Methods for chiral separations are an important part of achieving the desired enantioselectivity of a given active pharmaceutical ingredient. Selection of the stationary phase in a chromatographic approach is crucial tool for optimizing the separation process.
The function of chiral stationary phases
Polysaccharide-based chiral stationary phases (CSPs) are widely used for both analytical and preparative enantioselective chromatography because of their wide range of applicability and high loading capacity, explains Geoffrey B. Cox, vice-president of technology at Chiral Technologies (West Chester, PA). Derivatized polysaccharides, just as the native cellulose or amylose polymer on which they are based, form a helical tertiary structure, which engenders a chiral (asymmetric) environment that interacts differently with each of the two enantiomers as they adsorb on the stationary phase, he explains. Computer modeling of the structure of the chiral polymer shows that the helices are characterized by chiral grooves around the polysaccharide backbone. The polar groups in the solutes interact with the central, polar polysaccharide core mainly through hydrogen-bonding interactions that align the molecules in the grooves. The remainder of the solute molecule interacts with the groups with which the polysaccharide is derivatized, either sterically or through p-p interactions. Because both the solute and the environment are chiral, the adsorbed enantiomers experience different energies of absorption and the chromatographic separation is achieved.High-performance liquid chromatography (HPLC), simulated moving bed chromatography (SMB), and supercritical fluid chromatography (SFC) take advantage of the differential absorption, meaning that one enantiomer moves more quickly through the column than the other, explains Cox. In HPLC, the stationary phase is held stationary in a column while the mobile phase passes through. The enantiomers emerge separately from the column each at a unique retention volume. SFC is broadly similar except that the mobile phase is based on carbon dioxide, which reduces the solvent consumption in the process while speeding the separations due to the low mobilephase viscosity.
In SMB, the system is arranged to mimic a countercurrent separation, where the two phases are moved in opposite directions. This makes for a more efficient use of both the stationary and mobile phases and in addition is a continuous process as opposed to the batch operation of HPLC. HPLC and SFC are generally used in the early stages of development when up to a few kilograms of purified enantiomer is required while SMB is typically used in larger scale-up for Phase II through manufacturing of the drug product due to its intrinsically lower cost.
Types of chiral stationary phases
Cox points out that there are several CSP types as explained below.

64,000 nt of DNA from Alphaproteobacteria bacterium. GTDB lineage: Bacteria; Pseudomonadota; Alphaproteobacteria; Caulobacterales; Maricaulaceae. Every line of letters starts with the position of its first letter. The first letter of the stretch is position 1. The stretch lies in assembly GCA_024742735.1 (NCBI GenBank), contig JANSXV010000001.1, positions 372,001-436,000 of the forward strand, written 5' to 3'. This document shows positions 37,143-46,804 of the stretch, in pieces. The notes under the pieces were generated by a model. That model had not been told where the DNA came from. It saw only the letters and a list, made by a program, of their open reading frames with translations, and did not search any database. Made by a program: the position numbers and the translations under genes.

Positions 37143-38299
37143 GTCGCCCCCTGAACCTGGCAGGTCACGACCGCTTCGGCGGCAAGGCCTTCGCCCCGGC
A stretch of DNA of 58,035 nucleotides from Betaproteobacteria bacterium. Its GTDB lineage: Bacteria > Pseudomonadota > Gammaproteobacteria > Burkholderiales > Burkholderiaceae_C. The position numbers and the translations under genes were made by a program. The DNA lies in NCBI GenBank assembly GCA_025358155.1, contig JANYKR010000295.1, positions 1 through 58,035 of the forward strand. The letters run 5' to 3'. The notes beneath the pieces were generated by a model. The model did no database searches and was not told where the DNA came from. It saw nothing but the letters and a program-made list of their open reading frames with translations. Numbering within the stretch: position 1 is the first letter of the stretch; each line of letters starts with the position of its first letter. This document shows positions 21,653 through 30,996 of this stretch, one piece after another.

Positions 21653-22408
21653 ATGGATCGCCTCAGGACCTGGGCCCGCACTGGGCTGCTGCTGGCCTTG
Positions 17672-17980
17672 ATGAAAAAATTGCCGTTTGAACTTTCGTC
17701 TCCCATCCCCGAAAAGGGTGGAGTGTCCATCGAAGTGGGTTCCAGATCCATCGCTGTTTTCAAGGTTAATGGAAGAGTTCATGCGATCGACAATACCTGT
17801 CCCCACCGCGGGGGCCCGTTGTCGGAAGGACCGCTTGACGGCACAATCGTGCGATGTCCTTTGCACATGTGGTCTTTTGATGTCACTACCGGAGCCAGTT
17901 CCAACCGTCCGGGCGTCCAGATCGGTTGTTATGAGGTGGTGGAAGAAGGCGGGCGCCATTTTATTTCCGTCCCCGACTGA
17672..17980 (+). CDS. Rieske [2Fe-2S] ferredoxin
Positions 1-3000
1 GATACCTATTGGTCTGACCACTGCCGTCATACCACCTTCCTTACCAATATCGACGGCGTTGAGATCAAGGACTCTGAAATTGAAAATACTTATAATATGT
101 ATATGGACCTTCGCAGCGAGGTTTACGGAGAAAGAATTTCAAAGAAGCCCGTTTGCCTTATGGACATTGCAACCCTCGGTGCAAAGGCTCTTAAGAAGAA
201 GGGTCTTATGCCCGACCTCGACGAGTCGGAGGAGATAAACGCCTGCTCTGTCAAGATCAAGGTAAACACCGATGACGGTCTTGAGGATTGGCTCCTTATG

Pirkle type. These are CSPs based on the work of Prof. Pirkle and that use small molecules as the chiral selector. These CSPs are designed to give a variety of different interactions, usually hydrogen bonding and p-p acceptor or donor plus perhaps some steric interaction to give the desired three-point contact of the enantiomer with the chiral phase. Where the fit of the solute to the stationary phase is good, these CSPs have high selectivity and good loading capacity (e.g., the Whelk-O phase, which was developed for the separation of naproxen enantiomers). Often, these phases do not have a broad applicability and are able to resolve relatively few racemic compounds, notes Cox.
Cyclodextrins. These CSPs work on the basis of inclusion of the solute molecule into the basket-like structure of the cyclodextrin, says Cox. As with the polysaccharides, the ring of carbohydrate molecules forms a chiral environment that may be modified by the derivatization of the free hydroxyl groups. The cyclodextrins are used as mobile phase additives in electrophoretic separations but can also be used as a stationary phase for HPLC. The main disadvantage of the cyclodextrin CSPs is one of low loading capacity.
Macrocyclic antibiotics. Several CSPs based on macrocyclic antibiotics (e.g., vancomycin and teicoplanin) have been developed. These CSPs have a reasonably wide application range, although they are less generally useful than the polysaccharide-based media and in some cases (such as for amino acids) have been found to be complementary to the polysaccharide CSPs, explains Cox. Questions have been raised about their use for preparative chromatography of pharmaceutical products, given their antibiotic origins.
Template CSPs. CSPs have been developed for specific separations by the production of a "template" phase. This consists of the polymerization of the phase around molecules of the solute—or of a close analog—that is required to be retained, explains Cox. Removal of the template molecule results in a stationary phase with cavities of exactly the right dimensions for the desired enantiomer and into which the undesired enantiomer does not comfortably fit. Such CSPs can demonstrate extremely high selectivity (sometimes too great to be useful for analytical use) but typically have capacities too low to be of interest for preparative work.